# Question #a7be8

Dec 21, 2015

Here's why that is the case.

#### Explanation:

As you know, the boiling point of a given substance depends on the strength of the intermolecular forces of attraction that exist between its molecules.

When comparing the boiling points of two substances, you are actually comparing the relative strength of these intermolecular forces of attraction.

In this particular case, sulfur dioxide, ${\text{SO}}_{2}$, has a higher boiling point than ammonia, ${\text{NH}}_{3}$, so right from the start you can conclude that stronger intermolecular forces of attraction exist between ${\text{SO}}_{2}$ molecules than between ${\text{NH}}_{3}$ molecules.

Now, do not be thrown off by the fact that ammonia molecules can form hydrogen bonds, which are particularly strong intermolecular forces.

The fact that a substance can hydrogen bond and another can't does not automatically imply a higher boiling point for the former.

So, ammonia molecules exhibit

• hydrogen bonds $\to$ considerably weaker than for water molecules, for example, because ammonia is lone-pair deficient
• dipole - dipole interactions
• London dispersion forces

Sulfur dioxide molecules exhibit

• dipole - dipole interactions
• London dispersion forces

This tells you that the dipole - dipole interactions and the London dispersion forces exhibited by ${\text{SO}}_{2}$ molecules can overpower the three intermolecular forces of attraction exhibited by ${\text{NH}}_{3}$ molecules.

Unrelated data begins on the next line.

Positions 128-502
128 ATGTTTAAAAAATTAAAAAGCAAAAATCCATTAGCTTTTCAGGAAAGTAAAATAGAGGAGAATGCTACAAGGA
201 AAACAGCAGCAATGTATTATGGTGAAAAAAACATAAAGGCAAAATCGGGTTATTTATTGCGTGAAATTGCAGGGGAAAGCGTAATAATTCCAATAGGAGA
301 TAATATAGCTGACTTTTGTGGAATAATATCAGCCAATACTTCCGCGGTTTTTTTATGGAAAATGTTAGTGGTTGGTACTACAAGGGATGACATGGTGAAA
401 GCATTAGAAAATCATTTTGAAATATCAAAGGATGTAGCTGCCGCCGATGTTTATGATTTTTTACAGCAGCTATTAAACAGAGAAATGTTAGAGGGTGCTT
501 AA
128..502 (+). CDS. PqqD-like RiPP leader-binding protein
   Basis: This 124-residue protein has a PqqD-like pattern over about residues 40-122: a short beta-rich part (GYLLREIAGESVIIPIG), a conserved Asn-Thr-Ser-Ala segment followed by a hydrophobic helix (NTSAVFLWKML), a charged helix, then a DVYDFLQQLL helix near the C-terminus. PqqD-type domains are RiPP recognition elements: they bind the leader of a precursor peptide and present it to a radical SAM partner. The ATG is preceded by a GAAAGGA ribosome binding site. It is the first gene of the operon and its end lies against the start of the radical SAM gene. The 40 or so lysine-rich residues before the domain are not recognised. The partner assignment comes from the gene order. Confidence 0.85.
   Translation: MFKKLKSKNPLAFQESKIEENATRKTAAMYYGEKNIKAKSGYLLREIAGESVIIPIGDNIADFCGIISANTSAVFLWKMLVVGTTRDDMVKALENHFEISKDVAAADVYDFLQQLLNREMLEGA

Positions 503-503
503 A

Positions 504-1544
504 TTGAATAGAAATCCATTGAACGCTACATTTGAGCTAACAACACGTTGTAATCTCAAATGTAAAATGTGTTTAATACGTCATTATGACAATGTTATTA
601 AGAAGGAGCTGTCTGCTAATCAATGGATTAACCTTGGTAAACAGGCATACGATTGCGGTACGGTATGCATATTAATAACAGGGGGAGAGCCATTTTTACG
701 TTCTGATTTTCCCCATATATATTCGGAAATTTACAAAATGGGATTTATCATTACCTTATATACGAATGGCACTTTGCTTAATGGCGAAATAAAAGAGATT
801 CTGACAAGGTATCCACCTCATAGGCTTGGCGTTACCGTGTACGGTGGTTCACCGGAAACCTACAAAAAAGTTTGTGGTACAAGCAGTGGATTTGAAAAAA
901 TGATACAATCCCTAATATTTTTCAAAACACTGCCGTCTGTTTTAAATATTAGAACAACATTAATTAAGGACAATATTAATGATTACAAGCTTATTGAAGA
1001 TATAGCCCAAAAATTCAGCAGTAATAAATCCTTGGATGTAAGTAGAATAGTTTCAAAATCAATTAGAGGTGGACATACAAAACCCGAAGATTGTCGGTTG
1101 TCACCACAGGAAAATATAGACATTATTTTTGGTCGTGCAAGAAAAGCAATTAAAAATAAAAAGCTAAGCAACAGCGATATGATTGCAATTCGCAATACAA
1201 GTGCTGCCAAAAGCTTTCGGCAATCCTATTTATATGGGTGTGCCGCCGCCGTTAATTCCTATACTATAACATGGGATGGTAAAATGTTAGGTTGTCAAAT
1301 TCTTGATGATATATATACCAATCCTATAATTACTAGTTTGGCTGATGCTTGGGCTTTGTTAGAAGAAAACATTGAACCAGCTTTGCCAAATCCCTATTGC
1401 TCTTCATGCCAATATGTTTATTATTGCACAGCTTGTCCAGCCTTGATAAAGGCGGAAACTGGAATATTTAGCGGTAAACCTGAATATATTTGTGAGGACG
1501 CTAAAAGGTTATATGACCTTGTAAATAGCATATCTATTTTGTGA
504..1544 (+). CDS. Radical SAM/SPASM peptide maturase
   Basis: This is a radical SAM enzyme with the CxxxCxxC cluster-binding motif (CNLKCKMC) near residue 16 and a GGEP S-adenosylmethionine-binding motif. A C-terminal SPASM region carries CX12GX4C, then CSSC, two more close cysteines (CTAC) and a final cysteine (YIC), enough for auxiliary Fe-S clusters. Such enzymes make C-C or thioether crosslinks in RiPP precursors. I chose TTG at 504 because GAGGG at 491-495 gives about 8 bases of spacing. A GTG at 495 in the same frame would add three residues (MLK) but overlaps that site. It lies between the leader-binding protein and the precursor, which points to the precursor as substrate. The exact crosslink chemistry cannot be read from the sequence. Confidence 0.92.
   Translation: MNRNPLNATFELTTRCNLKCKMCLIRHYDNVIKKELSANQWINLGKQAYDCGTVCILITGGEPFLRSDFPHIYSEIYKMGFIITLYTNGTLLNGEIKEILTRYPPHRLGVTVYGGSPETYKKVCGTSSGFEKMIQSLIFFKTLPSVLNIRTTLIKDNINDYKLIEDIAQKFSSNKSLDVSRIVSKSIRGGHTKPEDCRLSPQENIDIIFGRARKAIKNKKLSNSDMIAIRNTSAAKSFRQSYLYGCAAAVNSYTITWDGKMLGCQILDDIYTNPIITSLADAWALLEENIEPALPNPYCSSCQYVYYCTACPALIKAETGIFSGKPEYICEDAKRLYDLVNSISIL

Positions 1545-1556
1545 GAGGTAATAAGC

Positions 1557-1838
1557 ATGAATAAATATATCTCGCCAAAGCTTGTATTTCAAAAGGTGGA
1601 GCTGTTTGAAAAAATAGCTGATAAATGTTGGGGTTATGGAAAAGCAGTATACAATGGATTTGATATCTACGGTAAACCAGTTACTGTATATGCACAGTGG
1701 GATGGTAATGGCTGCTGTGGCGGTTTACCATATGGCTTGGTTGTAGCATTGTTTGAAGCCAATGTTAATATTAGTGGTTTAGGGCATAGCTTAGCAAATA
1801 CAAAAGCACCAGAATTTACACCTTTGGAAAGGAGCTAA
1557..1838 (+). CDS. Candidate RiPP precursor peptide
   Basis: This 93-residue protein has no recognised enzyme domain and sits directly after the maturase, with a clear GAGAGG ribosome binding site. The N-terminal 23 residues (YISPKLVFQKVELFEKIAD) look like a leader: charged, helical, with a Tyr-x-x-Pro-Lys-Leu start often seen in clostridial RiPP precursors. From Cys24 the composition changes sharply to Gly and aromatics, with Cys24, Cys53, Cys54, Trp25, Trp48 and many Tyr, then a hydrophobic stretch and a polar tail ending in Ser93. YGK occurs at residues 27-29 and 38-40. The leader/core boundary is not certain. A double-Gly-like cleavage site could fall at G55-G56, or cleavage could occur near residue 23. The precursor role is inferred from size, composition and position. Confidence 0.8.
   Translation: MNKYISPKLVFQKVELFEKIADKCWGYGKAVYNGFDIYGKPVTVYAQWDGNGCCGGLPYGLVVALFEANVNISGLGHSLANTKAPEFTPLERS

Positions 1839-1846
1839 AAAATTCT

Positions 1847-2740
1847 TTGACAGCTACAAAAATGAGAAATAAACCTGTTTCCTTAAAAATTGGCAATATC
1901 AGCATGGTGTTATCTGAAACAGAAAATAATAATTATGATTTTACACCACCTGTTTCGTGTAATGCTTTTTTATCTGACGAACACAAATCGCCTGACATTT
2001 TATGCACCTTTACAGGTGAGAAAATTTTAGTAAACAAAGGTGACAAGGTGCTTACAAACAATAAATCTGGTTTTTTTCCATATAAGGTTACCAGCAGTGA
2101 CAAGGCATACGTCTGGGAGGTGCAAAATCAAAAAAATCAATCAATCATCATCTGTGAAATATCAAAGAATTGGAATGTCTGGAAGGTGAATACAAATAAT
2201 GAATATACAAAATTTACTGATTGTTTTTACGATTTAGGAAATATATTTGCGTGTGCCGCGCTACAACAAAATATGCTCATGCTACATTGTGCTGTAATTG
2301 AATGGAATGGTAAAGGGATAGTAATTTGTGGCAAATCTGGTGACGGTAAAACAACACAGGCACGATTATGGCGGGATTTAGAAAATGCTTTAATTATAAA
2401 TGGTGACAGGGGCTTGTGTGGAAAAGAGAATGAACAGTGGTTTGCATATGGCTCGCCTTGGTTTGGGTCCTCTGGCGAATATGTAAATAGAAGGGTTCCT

As it turns out, sulfur dioxide molecules has a bigger dipole moment than ammonia molecules, $\text{1.63 D}$ vs. $\text{1.47 D}$. This means that its dipole - dipole interactions will be stronger than those found in ammonia.

Moreover, ${\text{SO}}_{2}$ molecules are bigger than ammonia molecules, which of course implies that they have more electrons and larger electron clouds.

As a result, they will exhibit stronger London dispersion forces.

This is why sulfur dioxide has a boiling point of about $- {10}^{\circ} \text{C}$, and ammonia has a boiling point of about $- {33.4}^{\circ} \text{C}$.

So, as a conclusion, boiling points depend solely on the strength of the intermolecular forces of attraction that exist between a substance's molecules.

This is how you can explain the difference in the boiling point of any two substances.